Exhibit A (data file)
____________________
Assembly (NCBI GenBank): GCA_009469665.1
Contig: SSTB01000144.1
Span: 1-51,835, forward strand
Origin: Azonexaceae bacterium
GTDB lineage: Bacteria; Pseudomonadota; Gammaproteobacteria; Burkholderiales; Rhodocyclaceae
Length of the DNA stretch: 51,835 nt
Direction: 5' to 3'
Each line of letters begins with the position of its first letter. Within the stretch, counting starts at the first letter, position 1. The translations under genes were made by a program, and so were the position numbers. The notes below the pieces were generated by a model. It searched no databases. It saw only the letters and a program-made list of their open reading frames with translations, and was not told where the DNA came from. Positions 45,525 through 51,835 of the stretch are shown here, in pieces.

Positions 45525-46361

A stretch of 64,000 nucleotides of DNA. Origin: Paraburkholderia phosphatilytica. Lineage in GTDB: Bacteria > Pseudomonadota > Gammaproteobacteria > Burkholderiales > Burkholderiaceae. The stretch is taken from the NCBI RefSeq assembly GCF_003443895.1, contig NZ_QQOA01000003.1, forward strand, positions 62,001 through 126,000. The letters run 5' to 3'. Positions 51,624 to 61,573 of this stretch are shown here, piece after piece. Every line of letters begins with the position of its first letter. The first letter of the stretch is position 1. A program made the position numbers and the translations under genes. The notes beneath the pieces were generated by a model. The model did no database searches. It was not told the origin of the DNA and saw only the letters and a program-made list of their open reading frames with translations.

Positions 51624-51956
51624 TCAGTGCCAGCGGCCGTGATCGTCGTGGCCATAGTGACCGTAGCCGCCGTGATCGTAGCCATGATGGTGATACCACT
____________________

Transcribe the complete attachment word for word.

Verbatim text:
Assembly (NCBI GenBank): GCA_009469665.1
Contig: SSTB01000144.1
Span: 1-51,835, forward strand
Origin: Azonexaceae bacterium
GTDB lineage: Bacteria; Pseudomonadota; Gammaproteobacteria; Burkholderiales; Rhodocyclaceae
Length of the DNA stretch: 51,835 nt
Direction: 5' to 3'
Each line of letters begins with the position of its first letter. Within the stretch, counting starts at the first letter, position 1. The translations under genes were made by a program, and so were the position numbers. The notes below the pieces were generated by a model. It searched no databases. It saw only the letters and a program-made list of their open reading frames with translations, and was not told where the DNA came from. Positions 45,525 through 51,835 of the stretch are shown here, in pieces.

Positions 45525-46361

A stretch of 64,000 nucleotides of DNA. Origin: Paraburkholderia phosphatilytica. Lineage in GTDB: Bacteria > Pseudomonadota > Gammaproteobacteria > Burkholderiales > Burkholderiaceae. The stretch is taken from the NCBI RefSeq assembly GCF_003443895.1, contig NZ_QQOA01000003.1, forward strand, positions 62,001 through 126,000. The letters run 5' to 3'. Positions 51,624 to 61,573 of this stretch are shown here, piece after piece. Every line of letters begins with the position of its first letter. The first letter of the stretch is position 1. A program made the position numbers and the translations under genes. The notes beneath the pieces were generated by a model. The model did no database searches. It was not told the origin of the DNA and saw only the letters and a program-made list of their open reading frames with translations.

Positions 51624-51956
51624 TCAGTGCCAGCGGCCGTGATCGTCGTGGCCATAGTGACCGTAGCCGCCGTGATCGTAGCCATGATGGTGATACCACT